Sunday, July 18, 2010

Patterns of Light: porcelain monoprints by Maiju Altpere-Woodhead

Echo #3, 2010, porcelain, monoprint, erosion, 1300ºC, h.100cm, w.100cm

Echo #3 (detail)

Soul’s Garden #6, 2010, porcelain, monoprint, erosion, 1300ºC, h.100cm, w.100cm

Soul’s Garden #6 (detail)

Speech by Vicki Grima at the opening of Patterns of Light

The intriguing work of Maiju Altpere Woodhead.
It’s rich and it’s beautiful.
It’s complex and it’s simple.
It’s serious yet also playful.
It’s ceramic and it’s printmaking.
Maiju makes use of printmaking techniques, but uses porcelain instead of paper. The way in which she combines the two, gives us the viewer, a richness and complexity which draws us in, then pushes us back again to view from a distance.
My eyes weave from one side to the other, across, in and under the textured surfaces, following the graphic markings she has made at various stages through the process of making. She paints coloured porcelain slips on in layers, scratches into it with scalpels, fine ballpoint pens and saw blades. Later when the slabs are dry she uses resists such as latex, shellac and wax, to cover areas she wants to keep, then rubs away at the surface, eroding the it away.
She works intuitively rather than planning every step and there, I feel, lies the beauty. It is subtle, quiet and dignified.
As you come in closer to the work, you can see the layers of porcelain – different colours, tones and textures. This is what draws me in. I want to see what is deep in there…  and discover those fine details for myself.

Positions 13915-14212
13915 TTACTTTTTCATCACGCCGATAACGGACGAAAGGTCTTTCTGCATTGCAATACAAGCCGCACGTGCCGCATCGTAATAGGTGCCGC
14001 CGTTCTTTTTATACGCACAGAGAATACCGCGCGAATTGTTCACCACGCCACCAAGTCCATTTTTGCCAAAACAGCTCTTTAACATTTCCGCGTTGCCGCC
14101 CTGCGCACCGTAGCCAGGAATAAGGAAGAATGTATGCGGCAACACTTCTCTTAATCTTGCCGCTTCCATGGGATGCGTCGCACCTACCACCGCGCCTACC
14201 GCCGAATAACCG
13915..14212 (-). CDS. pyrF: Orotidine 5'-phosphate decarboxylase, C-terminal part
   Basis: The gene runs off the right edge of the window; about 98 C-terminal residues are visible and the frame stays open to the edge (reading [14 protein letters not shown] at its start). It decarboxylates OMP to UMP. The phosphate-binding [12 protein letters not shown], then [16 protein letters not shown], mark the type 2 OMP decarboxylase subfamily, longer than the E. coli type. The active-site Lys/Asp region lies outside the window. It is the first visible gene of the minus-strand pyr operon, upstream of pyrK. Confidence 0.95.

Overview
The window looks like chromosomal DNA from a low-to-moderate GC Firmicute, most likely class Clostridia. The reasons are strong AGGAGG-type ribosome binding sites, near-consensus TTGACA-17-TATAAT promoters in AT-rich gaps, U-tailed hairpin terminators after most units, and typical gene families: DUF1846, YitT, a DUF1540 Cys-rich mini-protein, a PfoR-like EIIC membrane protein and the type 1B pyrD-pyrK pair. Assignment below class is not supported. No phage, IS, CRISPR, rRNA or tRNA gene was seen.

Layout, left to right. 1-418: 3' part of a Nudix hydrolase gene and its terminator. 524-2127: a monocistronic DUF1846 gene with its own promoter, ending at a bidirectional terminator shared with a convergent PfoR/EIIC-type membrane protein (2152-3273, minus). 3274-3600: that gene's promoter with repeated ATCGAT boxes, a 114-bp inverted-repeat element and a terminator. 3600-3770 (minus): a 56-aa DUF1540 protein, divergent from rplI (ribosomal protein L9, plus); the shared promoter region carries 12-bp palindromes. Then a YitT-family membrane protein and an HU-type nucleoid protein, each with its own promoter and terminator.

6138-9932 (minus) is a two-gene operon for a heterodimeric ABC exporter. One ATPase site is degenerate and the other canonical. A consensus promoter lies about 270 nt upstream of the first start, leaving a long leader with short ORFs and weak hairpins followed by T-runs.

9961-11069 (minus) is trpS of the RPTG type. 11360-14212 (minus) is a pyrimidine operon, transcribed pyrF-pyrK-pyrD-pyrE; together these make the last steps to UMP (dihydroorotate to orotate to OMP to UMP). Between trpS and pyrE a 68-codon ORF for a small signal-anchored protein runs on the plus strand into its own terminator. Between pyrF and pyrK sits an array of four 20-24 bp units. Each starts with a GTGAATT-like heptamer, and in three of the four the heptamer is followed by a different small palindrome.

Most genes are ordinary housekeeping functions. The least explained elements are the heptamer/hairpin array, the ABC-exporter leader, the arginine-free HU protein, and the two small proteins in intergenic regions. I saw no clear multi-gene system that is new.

Maiju uses this physical layering of porcelain slip as a metaphor for personal memories and how they are created. Memory and meaning are created and re-created, arranged and re-arranged as time passes. Our memories sometimes become dormant before re-emerging somewhere else. Maiju’s work is about time, or maybe timelessness… that fleeting moment, that which we try to catch in a photo.
It’s also worth commenting also on Maiju’s use of ceramics as the material of choice. She is attracted to it’s durability and its tactility. She is searching for permanence.
In my job as Editor of The Journal of Australian Ceramics, I have been waiting for an opportunity to feature Maiju’s work in more detail, and so in issue 49/2 there is a feature article written by Ann McMahon.
I hope you will enjoy reading the article as it explains in more detail about Maiju’s heritage and influences on her work, along with as covering her process of making step by step. I hope I have done credit to Maiju’s accomplished work.
Congratulations to Kerrie and Elisabeth from Kerrie Lowe Gallery for continuing on in their support of studio ceramics in Australia.